Methuselah is 4,853 years old, unaware of the Neolithic Revolution taking shape in several areas of the world five millennia ago when it sprouted timidly, its cells displaying the same distributed intelligence that allow any complex plant to react to environmental inputs with no need of an animal-like nervous system, much in the fashion of other unrelated organisms or superorganisms, from blobs to ant colonies.
Much like distributed computing systems, parts can set their cells to cooperate in processing information and making decisions accordingly: a branch sensing a strong shock of wind will bend, risking damage, but a chain reaction will instigate a different reaction as the wind keeps blowing on it; the same distributed capability will allow the plant to “sense” the pressure of insects or birds and react depending on the “perceived” threat. Sometimes, these reactions take the shape of chemical segregations with varying effects within their surroundings. Volatile organic compounds are essential oils trees use to fence off perceived attacks by microbes, fungus, or insects. But what represents a death threat to pests can attract and even become beneficial to other species.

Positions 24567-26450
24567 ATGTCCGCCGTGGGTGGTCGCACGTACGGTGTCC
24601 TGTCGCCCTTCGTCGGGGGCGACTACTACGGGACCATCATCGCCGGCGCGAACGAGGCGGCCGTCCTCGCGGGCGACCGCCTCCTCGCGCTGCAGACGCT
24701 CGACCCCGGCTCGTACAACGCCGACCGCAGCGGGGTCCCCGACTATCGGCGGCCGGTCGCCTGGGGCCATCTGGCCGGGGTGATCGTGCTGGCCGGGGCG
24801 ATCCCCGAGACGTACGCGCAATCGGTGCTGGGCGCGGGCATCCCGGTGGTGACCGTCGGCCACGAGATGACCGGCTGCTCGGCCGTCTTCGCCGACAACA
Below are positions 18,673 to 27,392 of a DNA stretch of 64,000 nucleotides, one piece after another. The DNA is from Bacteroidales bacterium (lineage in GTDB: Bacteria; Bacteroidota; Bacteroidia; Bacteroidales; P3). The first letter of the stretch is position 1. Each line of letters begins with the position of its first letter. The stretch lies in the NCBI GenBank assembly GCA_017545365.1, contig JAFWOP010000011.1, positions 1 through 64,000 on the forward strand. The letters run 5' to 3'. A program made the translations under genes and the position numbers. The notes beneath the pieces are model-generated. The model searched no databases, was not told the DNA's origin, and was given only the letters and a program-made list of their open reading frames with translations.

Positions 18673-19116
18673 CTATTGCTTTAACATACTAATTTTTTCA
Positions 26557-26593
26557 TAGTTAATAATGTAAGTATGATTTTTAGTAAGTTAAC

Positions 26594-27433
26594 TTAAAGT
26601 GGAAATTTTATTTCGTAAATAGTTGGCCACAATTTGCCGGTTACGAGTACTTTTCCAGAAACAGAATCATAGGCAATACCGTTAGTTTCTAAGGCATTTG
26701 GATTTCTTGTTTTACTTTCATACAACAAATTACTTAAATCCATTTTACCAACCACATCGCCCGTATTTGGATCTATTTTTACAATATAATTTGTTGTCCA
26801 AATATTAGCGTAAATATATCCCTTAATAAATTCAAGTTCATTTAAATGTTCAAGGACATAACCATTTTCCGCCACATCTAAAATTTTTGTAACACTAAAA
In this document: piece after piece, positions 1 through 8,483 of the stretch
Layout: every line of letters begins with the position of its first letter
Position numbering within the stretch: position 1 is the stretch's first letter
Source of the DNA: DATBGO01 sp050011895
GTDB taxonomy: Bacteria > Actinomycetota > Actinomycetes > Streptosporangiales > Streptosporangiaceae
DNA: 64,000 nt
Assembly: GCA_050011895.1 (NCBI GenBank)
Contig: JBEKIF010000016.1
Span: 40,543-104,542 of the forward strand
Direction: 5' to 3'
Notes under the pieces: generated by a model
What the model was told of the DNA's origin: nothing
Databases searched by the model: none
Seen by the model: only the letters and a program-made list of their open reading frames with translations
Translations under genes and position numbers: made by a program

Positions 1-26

A bird, much heavier than a swarm of insects sensed as a pest, won’t kick an aggressive chemical reaction from leaves and bark of some species, for example. And to humans, phytoncides can boost some immune functions, some studies suggest. Like in distributed computing, plants’ swarm behavior hints at an intricate system of information processing among the cells that conform to a more significant entity, much more complex than science had acknowledged in the past.
And, as in artificial distributed networks, information processing and reactions following subtle environmental “perception” implies that, indeed, there’s such thing as “learning” and “memory” in plants, just so different from the nervous system in vertebrates that we keep making the same mistake we have culturally inherited, considering plants little more than an aesthetically appealing and useful part of the inanimate world surrounding us.